Surface Warfare Magazine
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Under The Sea
CSG 12 Commander Visits USS Forrest Sherman as Divers Use New Cofferdam for Underwater Hub Change Out

Photo By: Shelby F.W. West

Carrier Strike Group 12’s commander visited Arleigh Burke-class Aegis destroyer USS Forrest Sherman (DDG 98) during an underwater hub change out at Mid-Atlantic Regional Maintenance Center (MARMC), Naval Station Norfolk, Virginia, Nov. 5.

Rear Adm. Andrew L. Lewis observed divers who were using a new cofferdam to perform the change out.

MARMC Dive Teams Delta and Bravo began working around the clock mid-October to replace Forrest Sherman’s existing propeller blades and hub, in order to keep Forrest Sherman mission ready for 2015.

“Having this ship fixed without any hindrance or restrictions, as soon as possible, within the repair plan and having the ship underway, being able to fight is what it’s all about,” said Lewis.

“Normally, this job would be done in dry-dock, but with the invention of this new type of cofferdam, it allows us to do this job underwater,” said MARMC Diving Officer Chief Warrant Officer 3 Tim Andros.

The cofferdam provides a dry environment in which divers can work, and protects all equipment so there is no water intrusion when divers remove the hub of the ship.

“This is only the second time this job has been done underwater in the Navy, and is the first time this job has been done underwater on an Arleigh Burke-class guided missile destroyer,” said Andros.


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MARMC divers completed the first underwater hub replacement to Oliver Hazard Perry-class guidedmissile frigate USS Taylor (FFG 50) in Souda Bay, Greece, earlier this year, giving them experience for this job on Forrest Sherman. Although the two jobs are similar, the configuration on the bottom of each ship is slightly different; a frigate has one screw where a destroyer has two, affecting how the cofferdam fits underneath the ships.

“This same group of individuals handled the Taylor hub replacement, which has given us a lot of experience towards a ship that isn’t damaged this time,” said Navy Diver 2nd Class Petty Officer Nicholas Barna. “The smaller aspects of such a large job are some of the things that are overlooked sometimes, and having the integral knowledge and the familiarization of the mechanics of the underwater proceedings helps a lot when it comes down to doing a job in less visibility than we had last time. This job is running a lot smoother than the Taylor because we have done it before.”

There are three dive lockers that fall under the leadership of Commander, Navy Regional Maintenance Center; MARMC, Southwest Regional Maintenance Center (SWRMC) and Southeast Regional Maintenance Center (SERMC). In order to gain experience to perform this job on destroyers home ported in Mayport, Florida, SERMC has sent a few of their divers to Norfolk to help with the Forrest Sherman job.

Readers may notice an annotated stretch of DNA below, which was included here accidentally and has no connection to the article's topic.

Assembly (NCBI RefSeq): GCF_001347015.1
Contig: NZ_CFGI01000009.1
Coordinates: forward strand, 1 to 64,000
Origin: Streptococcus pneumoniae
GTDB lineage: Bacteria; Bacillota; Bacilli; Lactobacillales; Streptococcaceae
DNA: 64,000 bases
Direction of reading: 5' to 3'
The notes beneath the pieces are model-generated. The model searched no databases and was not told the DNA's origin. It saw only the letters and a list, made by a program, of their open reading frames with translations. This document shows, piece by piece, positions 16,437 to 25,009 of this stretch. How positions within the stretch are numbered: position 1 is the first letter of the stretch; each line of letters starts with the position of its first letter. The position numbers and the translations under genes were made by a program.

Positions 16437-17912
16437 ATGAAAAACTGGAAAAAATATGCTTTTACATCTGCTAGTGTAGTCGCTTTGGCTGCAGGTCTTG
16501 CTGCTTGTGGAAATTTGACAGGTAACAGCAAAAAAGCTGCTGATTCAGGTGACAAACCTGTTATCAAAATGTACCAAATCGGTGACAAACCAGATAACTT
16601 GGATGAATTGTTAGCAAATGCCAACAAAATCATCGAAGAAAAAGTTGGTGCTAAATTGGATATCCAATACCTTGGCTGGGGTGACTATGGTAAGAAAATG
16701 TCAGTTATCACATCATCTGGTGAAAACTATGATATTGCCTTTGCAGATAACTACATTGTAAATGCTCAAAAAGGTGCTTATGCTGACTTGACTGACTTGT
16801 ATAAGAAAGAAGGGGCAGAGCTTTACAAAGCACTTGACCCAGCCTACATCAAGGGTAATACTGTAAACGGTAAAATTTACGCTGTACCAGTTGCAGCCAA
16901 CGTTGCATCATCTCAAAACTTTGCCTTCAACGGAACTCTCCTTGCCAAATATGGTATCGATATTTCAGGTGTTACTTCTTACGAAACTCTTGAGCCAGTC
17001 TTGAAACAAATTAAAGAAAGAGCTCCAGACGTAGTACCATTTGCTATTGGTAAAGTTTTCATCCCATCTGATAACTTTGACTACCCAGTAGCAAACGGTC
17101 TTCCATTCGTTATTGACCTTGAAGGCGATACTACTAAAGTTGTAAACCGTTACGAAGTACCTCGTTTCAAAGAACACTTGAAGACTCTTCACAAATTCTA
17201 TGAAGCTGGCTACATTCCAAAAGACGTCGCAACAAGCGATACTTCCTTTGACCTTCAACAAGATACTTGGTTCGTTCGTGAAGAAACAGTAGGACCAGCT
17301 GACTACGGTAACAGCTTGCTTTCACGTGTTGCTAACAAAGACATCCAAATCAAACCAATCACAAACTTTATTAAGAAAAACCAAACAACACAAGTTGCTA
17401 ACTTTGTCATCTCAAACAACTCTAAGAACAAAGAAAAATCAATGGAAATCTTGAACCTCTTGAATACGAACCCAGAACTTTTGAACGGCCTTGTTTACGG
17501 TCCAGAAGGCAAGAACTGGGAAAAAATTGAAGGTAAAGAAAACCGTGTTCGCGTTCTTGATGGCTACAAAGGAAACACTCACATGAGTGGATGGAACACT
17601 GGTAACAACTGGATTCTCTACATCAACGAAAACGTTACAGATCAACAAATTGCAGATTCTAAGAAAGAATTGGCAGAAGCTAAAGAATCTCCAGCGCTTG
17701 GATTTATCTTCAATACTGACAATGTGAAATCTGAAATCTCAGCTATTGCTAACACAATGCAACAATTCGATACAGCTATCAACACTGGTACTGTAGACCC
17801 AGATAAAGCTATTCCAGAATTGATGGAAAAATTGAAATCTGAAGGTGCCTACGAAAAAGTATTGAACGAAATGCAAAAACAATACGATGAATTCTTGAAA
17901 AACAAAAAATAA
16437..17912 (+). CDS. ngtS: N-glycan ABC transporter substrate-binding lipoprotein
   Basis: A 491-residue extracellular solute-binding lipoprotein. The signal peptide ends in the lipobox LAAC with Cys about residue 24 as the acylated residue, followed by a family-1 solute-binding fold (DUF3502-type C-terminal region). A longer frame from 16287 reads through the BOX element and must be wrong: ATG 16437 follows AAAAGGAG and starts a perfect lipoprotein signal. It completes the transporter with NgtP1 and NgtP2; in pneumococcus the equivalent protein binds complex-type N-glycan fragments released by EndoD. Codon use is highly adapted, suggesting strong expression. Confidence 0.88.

Photo By: MCSN Anthony N. Hilkowski“It is really fun to work with people from other commands and spread our knowledge,” said Barna. “Although we have done this before, it’s really nice to give that same hands-on attitude and atmosphere to other people within our community. We want as many people within the dive community as possible to fully understand the circumference of this whole procedure. It’s great to have guys here from SERMC and SWRMC. It helps to lighten our work load while giving them a lot of beneficial knowledge.”

MARMC’s dive teams are made up of military and civilians. Each team is currently working a 12-hour shift, 24 hours a day. If one team primarily consists of civilians, a few military divers will be added to the team for that shift in order to get the experience and learn from the civilians.

Changing out the hub on Forrest Sherman is a joint effort by MARMC divers, Waterfront Operations, welders, machinists, Naval Sea Systems Command (NAVSEA00C), and Naval Station Norfolk Port Operations.

“The divers are the underwater work force working with the NAVSEA technical experts who are overseeing all components of the work package, and they are working with Ship’s Force who is working internal equipment to help facilitate the positioning of the new hub and blades,” said Forrest Sherman Chief Engineer Lt. PJ Remillard. “All three entities are working together during this entire evolution to keep everything on track and safe. We’ve had nothing but great results from the MARMC divers and experts. Everyone has been phenomenal, communicating and making sure everything stays on schedule.”

The hub replacement is expected to be complete later this month.

“It’s exciting for the whole maintenance community to do this because they are building a skill set that we haven’t had in the past, and we have all the right people doing hard work to get it done,” said Lewis. Surface Warfare Magazine

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